Because they're self-describing, descriptors know the length of their internal data. This means there’s no need for the data to be NULL-terminated to mark where the data ends. It also means that binary data can be stored in the same descriptor classes as store text data. This isn’t possible with C strings because there’s no way of distinguishing the NULL terminating character from valid binary data.

Are they hard to use?
Not really. They’re easy to use badly but in fact there are only a few rules, and a few gotchas. They just haven’t been fully explained: until now...

You can find an overview of descriptors in the Symbian Developer Library which accompanies each Software Development Kit (e.g. for UIQ or S60 phones). It is also available online as described in the references section (References to other descriptors resources).

The descriptors overview can be found in [reference 1].

A Different Approach to Explaining Descriptors

Every Symbian OS programming book has a chapter on descriptors, which is usually fairly near the start. They are all quite similar and will show the class hierarchy, a few diagrams with boxes and pointers, and more often than not will give some comparison with an equivalent C string type for each descriptor type. Then there will be a few examples of how to use them, which will all work.

You will read this not-too-interesting chapter while trying to keep awake; you’ll look at the examples and it will all make sense so you’ll think you can use descriptors. You may still have a few worries in your mind, like “Why doesn’t Ptr() return a TPtr?”, but you move on. Then you do some development for real, which inevitably involves descriptors, and bang. It all goes wrong. You can’t decide which descriptor type to use and, when you think you’ve got it, the darned things won’t compile, or work without crashing or simply work at all. But don’t worry, this happens to many new Symbian OS developers, if not all of them. We’re here to help by taking a new approach to explaining descriptors.

FAQs Facts, Fax
The blog will consist of frequently asked questions. It’s difficult to take in information from a long, dry and dull chapter on descriptors. FAQs are different. They are much more interesting to read and present one piece of information at a time.

Good examples, bad examples
Symbian OS books always give examples that work (or that should work but for bugs introduced during publication). We are usually left to discover how to misuse descriptors at our leisure. Then we have to figure out why they are not working. This is hardly leisure. So this article will give lots of misuse examples too. We’ve made all our mistakes public so you don’t have to make them too.

We say the same things again and again in different ways. We repeat ourselves. This is intentional. Some of these things are so important that you must understand them in order to use descriptors successfully. If repeating and re-describing helps your understanding, it's worth the effort.

Did we mention that we repeat ourselves?

Welcome to the Descriptor FAQ

Someone famous once said that some high percentage of computing was manipulating strings. If you believe this to be true, then getting the hang of string handling is vital.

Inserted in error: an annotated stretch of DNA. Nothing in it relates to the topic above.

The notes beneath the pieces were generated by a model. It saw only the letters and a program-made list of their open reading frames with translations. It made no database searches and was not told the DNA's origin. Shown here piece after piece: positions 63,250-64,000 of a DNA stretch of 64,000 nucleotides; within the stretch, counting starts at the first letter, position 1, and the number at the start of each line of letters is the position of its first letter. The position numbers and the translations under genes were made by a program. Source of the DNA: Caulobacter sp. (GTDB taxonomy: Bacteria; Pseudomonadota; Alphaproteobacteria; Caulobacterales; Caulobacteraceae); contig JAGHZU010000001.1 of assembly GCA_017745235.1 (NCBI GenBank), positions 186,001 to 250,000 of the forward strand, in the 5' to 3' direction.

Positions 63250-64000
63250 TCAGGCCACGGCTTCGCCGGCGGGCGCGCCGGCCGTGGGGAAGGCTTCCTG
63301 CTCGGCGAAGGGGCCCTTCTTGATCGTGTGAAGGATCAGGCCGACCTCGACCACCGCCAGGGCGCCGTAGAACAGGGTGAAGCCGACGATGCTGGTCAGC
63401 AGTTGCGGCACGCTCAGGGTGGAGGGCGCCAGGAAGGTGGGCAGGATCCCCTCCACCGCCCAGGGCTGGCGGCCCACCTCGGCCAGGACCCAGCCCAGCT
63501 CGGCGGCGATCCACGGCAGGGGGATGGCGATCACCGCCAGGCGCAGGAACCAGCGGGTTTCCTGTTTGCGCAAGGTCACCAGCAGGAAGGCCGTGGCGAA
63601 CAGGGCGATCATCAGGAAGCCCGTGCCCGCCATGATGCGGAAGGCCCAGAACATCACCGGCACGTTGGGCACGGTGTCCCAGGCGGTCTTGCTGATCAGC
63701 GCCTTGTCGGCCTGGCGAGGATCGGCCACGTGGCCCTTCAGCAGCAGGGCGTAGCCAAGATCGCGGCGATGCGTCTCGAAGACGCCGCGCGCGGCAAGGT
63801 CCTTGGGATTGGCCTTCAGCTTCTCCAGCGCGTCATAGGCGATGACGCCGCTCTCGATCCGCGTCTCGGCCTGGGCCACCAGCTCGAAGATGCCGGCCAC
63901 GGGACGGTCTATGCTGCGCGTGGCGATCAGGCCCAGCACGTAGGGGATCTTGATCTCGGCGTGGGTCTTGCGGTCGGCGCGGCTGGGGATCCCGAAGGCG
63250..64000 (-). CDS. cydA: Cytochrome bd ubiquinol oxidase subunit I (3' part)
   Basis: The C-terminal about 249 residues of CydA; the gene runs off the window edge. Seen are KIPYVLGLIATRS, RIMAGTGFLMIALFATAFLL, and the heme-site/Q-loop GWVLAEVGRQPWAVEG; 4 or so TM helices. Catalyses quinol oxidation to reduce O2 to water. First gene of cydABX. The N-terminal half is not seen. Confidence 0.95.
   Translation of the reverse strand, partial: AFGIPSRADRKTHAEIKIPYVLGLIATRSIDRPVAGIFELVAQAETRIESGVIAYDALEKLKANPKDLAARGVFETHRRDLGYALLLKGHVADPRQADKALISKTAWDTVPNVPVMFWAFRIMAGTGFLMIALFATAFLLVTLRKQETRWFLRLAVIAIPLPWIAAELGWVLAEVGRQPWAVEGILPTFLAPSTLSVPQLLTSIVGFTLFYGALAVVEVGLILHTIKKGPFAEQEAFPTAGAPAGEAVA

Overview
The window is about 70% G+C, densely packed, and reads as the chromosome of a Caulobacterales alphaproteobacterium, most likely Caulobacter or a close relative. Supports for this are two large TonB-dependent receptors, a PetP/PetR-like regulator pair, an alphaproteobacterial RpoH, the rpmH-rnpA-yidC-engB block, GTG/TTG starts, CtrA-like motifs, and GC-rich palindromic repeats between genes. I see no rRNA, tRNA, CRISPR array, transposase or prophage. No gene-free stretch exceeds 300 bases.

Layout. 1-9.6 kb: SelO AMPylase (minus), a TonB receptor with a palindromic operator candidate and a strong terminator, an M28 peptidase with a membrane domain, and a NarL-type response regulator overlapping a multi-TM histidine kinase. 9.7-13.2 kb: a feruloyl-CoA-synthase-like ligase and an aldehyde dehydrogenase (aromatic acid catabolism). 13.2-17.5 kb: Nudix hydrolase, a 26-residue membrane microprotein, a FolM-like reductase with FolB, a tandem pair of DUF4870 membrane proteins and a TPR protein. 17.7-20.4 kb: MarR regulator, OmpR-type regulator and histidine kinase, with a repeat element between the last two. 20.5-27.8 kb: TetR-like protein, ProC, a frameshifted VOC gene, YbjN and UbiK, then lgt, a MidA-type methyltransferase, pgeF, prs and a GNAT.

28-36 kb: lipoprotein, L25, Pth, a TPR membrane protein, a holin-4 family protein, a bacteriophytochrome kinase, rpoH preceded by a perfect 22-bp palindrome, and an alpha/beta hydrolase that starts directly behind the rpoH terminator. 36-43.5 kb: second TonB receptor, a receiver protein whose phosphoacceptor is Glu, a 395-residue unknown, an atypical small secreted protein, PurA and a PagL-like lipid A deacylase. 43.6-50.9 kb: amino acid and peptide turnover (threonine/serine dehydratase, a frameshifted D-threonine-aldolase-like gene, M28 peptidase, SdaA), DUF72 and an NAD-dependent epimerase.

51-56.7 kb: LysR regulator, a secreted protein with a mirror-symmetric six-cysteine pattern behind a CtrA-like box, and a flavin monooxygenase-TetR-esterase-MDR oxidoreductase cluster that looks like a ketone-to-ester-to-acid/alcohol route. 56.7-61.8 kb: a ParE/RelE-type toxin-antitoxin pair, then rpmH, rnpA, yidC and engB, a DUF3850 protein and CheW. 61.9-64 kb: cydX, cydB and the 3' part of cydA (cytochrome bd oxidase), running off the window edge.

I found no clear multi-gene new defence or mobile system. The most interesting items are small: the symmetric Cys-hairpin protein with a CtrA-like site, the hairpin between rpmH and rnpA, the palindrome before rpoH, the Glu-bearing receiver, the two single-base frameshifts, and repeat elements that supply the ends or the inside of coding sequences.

Most programmers come to Symbian OS from some other development environment, and tend to think they’ve already got strings pretty much sussed. After all, there’s not much to C strings to understand, although there are plenty of ways they can go wrong. The Java String and StringBuf classes have about the best combination of power and simplicity that you can get. And the various String and CString classes found in different flavours of C++ environments are usually mastered fairly quickly.

But then they encounter Symbian OS descriptors. If there was anything invented to bring a high flying C++ developer firmly back to ground during their first week of Symbian OS development, it’s descriptors. “Good grief, there’s a whole zoo of them” is a typical comment upon the first reading of the descriptor chapter in a Symbian OS programming book. They look at the various diagrams showing the C equivalents for each descriptor types. They try the examples. It seems just about to make sense. And then they try using them for real, and it all goes wrong.

Descriptors seem designed to restrict you. They don’t compile when you think they should. Or they compile without complaint, but panic when you use them. And if they do compile and run without crashing, they still may just plain refuse to do what you expect them to do. At which point it’s tempting to turn to the chapter in the book on using the standard C library and use C strings instead.

Well don’t. Stick with them. You don’t really have a choice anyway if you are going to be a Symbian OS developer. There are many good reasons to use descriptors, as will become apparent as we proceed.

What is needed is a really good explanation of descriptors in simple language that non-Symbian OS developers can understand. It should be detailed, because without the detail you can’t use them successfully. There should be examples of how not to use them, as well as the more typical book examples of how they should be used.

All Symbian OS developers will have made the same mistakes of using descriptors incorrectly and not understanding what’s going wrong. This article sets out to short-cut the painful learning curve. The authors have been along it, slowly and painfully. Don’t follow in their footsteps.

I've got a question or comment not already listed. What do I do?

Let me know by adding it as a comment to the most relevant post in the blog (I get notification when a comment is added). Please feel free to add as many questions as you like, though bear in mind it may take me a while to get around to answering them. I'd like this to be the most comprehensive online resource for Symbian OS descriptors available, so your input is really valuable. If you have any descriptor tips you'd like to share, for the descriptor tips blog (, please add them as comments to the blog and I'll transfer them - and attribute them to you of course!

Alternatively, if you have a comment to a particular item, you can post it directly by clicking on the comments link at the bottom of the posting. I'll regularly monitor the comments and make corrections/additions accordingly.